Definitions

theism

theism

[thee-iz-uhm]
theism, in theology and philosophy, the belief in a personal God. It is opposed to atheism and agnosticism and is to be distinguished from pantheism and deism (see deists). Unlike pantheists, theists do not hold God to be identical to the universe. Like deists, they believe that God created the universe and transcends it; unlike the deists, they hold that God involves himself in human affairs. For a summary of the arguments that support theism, see God.

View that all observable phenomena are dependent on but distinct from one supreme being. The view usually entails the idea that God is beyond human comprehension, perfect and self-sustained, but also peculiarly involved in the world and its events. Theists seek support for their view in rational argument and appeals to experience. Arguments for God's existence are of four principal types: cosmological, ontological, teleological, or moral. A central issue for theism is reconciling God, usually understood as omnipotent and perfect, with the existence of evil. Seealso agnosticism, atheism, Deism, monotheism, polytheism, theodicy.

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Theism, in its most inclusive usage, is the belief in at least one deity. Some narrower usages specify that the deity believed in be a distinct identifiable entity, thereby being contrasted with pantheism. Other narrower usages specify that the deity (or deities) be an active, immanent force in the universe, thus excluding some forms of deism. Theism can be categorized into more particular types, such as monotheism (in which case the word God is capitalized) and polytheism.

The term theism was first used by Ralph Cudworth (1617-1688) ,and was probably coined to contrast with atheism, a term that is attested from ca. 1587 (see the etymology section of atheism for details).

Divisions by numbers of deities

Monotheism

Monotheism is the belief that there is only one deity.

  • Inclusive monotheism: The belief that there is only one deity, and that all other claimed deities are just different names for it. The Hindu denomination of Smartism is an example of inclusive monotheism.
  • Exclusive monotheism: The belief that there is only one deity, and that all other claimed deities are distinct from it and false — either invented, demonic, or simply incorrect. Most Abrahamic religions, and certain versions of the Hindu denomination of Vaishnavism, such as ISKCON which regard the worship of anyone other than Vishnu as incorrect are examples of exclusive monotheism.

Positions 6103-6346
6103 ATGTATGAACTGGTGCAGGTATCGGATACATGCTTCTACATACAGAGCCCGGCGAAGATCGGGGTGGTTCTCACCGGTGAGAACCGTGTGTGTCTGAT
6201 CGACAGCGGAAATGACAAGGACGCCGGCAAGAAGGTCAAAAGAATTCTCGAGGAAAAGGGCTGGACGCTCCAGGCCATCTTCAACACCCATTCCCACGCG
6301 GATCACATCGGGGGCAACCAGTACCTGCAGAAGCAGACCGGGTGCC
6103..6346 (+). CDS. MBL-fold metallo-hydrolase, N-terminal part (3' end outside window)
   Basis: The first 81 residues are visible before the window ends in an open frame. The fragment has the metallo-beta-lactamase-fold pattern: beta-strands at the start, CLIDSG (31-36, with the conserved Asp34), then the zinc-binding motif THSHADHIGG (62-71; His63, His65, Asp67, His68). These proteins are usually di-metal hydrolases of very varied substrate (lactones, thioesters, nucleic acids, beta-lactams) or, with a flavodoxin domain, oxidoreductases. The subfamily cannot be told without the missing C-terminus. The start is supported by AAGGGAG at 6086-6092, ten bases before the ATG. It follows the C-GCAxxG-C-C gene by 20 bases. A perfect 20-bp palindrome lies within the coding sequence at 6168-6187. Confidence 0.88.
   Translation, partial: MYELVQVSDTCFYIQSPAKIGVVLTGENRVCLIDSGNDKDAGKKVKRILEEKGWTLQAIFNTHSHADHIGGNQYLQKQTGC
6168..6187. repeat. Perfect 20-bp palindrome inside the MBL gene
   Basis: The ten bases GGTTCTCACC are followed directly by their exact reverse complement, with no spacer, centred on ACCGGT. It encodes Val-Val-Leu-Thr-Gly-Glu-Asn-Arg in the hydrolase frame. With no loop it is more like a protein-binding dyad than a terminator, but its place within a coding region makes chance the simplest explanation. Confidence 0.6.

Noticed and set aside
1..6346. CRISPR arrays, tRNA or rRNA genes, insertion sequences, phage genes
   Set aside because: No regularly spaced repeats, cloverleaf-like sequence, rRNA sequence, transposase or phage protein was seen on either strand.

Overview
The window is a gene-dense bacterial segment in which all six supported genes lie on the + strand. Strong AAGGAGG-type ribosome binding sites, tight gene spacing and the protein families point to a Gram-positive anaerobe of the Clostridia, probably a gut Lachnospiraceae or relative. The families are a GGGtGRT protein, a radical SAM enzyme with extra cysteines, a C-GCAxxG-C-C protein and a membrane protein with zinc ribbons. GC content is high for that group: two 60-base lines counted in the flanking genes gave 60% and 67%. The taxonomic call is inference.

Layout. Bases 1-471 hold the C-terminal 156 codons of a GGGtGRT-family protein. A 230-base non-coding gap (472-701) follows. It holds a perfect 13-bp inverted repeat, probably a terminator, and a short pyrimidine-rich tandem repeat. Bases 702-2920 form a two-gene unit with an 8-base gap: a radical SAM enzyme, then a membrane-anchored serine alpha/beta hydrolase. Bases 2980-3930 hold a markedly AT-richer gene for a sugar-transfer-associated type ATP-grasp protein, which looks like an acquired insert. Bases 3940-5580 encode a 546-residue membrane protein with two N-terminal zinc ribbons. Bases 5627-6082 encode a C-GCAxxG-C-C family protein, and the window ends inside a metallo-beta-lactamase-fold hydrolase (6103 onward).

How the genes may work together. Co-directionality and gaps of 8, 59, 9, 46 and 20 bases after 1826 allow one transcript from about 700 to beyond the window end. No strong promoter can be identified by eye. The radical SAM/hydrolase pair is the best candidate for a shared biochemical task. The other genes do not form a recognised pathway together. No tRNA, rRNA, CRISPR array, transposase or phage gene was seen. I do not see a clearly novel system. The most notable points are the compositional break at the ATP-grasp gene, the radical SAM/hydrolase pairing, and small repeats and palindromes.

The earliest known form of monotheism still in practice is Judaism.

Polytheism

Polytheism is the belief that there is more than one deity. In practice, polytheism is not just the belief that there are multiple gods; it usually includes belief in the existence of a specific pantheon of distinct deities.

Within polytheism there are hard and soft varieties:

Polytheism is also divided according to how the individual deities are regarded:

  • Henotheism: The belief that there may be more than one deity, but one is supreme.
  • Monolatry: The belief that there may be more than one deity, but only one should be worshiped.
  • Kathenotheism: The belief that there is more than one deity, but only one deity at a time should be worshiped. Each is supreme in turn.

Divisions by natures of deities

Forms of pantheism

  • Pantheism: The belief that the physical universe is equivalent to God, and that there is no 'division'.
  • Panentheism: Like Pantheism, the belief that the physical universe is joined to God. However, it also believes that God is greater than the universe.

Forms of deism

  • Deism is the belief that a god or gods exists, created the world, but does/do not alter the original plan for the universe. It typically rejects supernatural events (prophecy, miracles) and divine revelation prominent in organized religion, along with holy books and revealed religions that assert the existence of such things. Instead, Deism holds that religious beliefs must be founded on human reason and observed features of the natural world, and that these sources reveal the existence of a supreme being as creator.
    • Pandeism: The belief that God preceded the universe and created it, but is now equivalent with it.
    • Panendeism combines deism with panentheism, believing the universe is a part (but not the whole) of deity
    • Polydeism: The belief that multiple gods existed, but do not intervene with the universe.

Other

  • Misotheism: the belief that some god or gods are evil.

References

See also

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